The high water mark of de-Stalinization was reached in 1961 when the dead leader’s ‘mummy’ was removed from the mausoleum it had shared until then with Lenin’s waxlike cadaver.  In this atmosphere, Evgenii Yevtushenko was able to publish his poem “Stalin’s Heirs” in the 21 October 1962 issue of the newspaper Pravda, and in a matter of days, Alexander Solzhenitsyn’s novella “One Day in the Life of Ivan Denisovich” appeared in the November issue of the literary monthly Novyi Mir (New World).  Yevtushenko’s poem assailed high officials who were biding their time until a return to Stalinism, while Solzhenitsyn’s was the strongest acknowledgment to date of the system of camps known as the "gulag."  Both works must have been intended as new salvoes in a renewed “culture war,” but came to mark instead the high tide of the Thaw, which quickly thereafter began to recede.

The October 1962 Cuban missile crisis and new challenges within the party to Khrushchev’s authority brought a wholly new atmosphere.  In December 1962, Khrushchev denounced all abstract art after visiting a 30-year retrospective of socialist realist painting in the Manege, an exhibition hall that was once a hippodrome.  To provoke strong reaction from the Soviet leader, some modernist works (by non-representational artists such as Ernst Neizvestnyi, who with some irony would eventually create Khrushchev’s tomb sculpture) were inserted at the end of the exhibition, and Khrushchev rose to the bait by describing them as looking like excrement flung by infants.  In the same month, the Soviet writers’ union attacked Ehrenburg as someone who had thrived under the Stalinist system he later denounced.  This was a line of criticism to which Khrushchev himself was vulnerable, and it has been suggested that Ehrenburg was in this case no more than a surrogate for his patron.  By 1963, Khrushchev was himself criticizing writers like Ehrenburg and Solzhenitsyn, clearly signaling a cooler climate for creative artists.  The end of the Thaw preceded by only a short time the removal of Khrushchev, with whom it was so clearly identified.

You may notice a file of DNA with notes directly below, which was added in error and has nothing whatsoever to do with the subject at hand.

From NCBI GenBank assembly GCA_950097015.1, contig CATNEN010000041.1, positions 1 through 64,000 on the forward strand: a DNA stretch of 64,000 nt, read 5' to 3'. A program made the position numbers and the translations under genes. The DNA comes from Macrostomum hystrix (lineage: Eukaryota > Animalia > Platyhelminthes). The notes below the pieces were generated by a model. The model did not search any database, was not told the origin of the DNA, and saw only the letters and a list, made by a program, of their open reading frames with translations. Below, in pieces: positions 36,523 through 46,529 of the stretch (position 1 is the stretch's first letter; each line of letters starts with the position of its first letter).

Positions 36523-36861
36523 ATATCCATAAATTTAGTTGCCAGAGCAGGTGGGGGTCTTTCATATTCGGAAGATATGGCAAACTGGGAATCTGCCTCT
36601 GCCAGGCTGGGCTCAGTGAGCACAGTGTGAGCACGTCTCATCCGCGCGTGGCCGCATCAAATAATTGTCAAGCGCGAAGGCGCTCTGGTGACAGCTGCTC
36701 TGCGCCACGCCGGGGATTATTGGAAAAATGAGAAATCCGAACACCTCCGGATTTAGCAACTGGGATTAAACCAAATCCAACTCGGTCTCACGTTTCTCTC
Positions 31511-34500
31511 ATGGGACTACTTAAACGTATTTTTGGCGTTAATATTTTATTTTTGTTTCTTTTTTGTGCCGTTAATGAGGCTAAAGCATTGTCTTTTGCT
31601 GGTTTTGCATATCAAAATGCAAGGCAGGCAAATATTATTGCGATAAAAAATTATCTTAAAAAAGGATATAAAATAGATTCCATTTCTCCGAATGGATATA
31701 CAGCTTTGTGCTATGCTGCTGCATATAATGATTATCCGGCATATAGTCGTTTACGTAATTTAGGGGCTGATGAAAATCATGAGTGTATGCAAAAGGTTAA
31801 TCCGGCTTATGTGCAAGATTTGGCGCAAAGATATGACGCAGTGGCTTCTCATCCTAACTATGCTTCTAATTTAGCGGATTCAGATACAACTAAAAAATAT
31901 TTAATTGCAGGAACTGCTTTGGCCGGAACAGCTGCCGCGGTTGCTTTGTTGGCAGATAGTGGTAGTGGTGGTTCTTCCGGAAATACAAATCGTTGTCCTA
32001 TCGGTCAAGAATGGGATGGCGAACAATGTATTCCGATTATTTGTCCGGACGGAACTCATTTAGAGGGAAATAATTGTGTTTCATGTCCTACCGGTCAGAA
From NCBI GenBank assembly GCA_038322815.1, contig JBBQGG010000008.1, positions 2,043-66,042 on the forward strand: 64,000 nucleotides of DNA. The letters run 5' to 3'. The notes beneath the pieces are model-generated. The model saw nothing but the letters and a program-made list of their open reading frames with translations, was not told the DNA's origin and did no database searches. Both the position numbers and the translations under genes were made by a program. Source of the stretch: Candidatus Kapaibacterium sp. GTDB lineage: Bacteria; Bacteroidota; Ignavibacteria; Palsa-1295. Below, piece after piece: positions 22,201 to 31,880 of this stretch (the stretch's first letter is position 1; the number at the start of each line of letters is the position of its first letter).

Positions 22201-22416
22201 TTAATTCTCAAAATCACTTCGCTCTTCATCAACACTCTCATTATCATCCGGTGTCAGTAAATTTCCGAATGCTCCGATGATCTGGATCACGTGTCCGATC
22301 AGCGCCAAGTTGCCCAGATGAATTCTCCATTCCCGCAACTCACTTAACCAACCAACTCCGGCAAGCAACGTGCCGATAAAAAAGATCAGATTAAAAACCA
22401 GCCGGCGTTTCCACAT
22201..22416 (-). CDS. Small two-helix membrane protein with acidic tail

Portions of this essay are adapted from Prof. Blois’ article on “The Thaw” published in The Modern Encyclopedia of Russian and Soviet History (Academic International, 1985) and from chapter 14 (The Thaw) in his Russia and the Soviet Union Since 1861 (University of North Carolina Extension Division, 1973).

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Lenin Mausoleum before
The Lenin-Stalin Mausoleum before 1956 and Khrushchev's "Secret Speech"
Lenin Mausoleum after
The Lenin Mausoleum after 1961 and Khrushchev's "De-Stalinization" campaign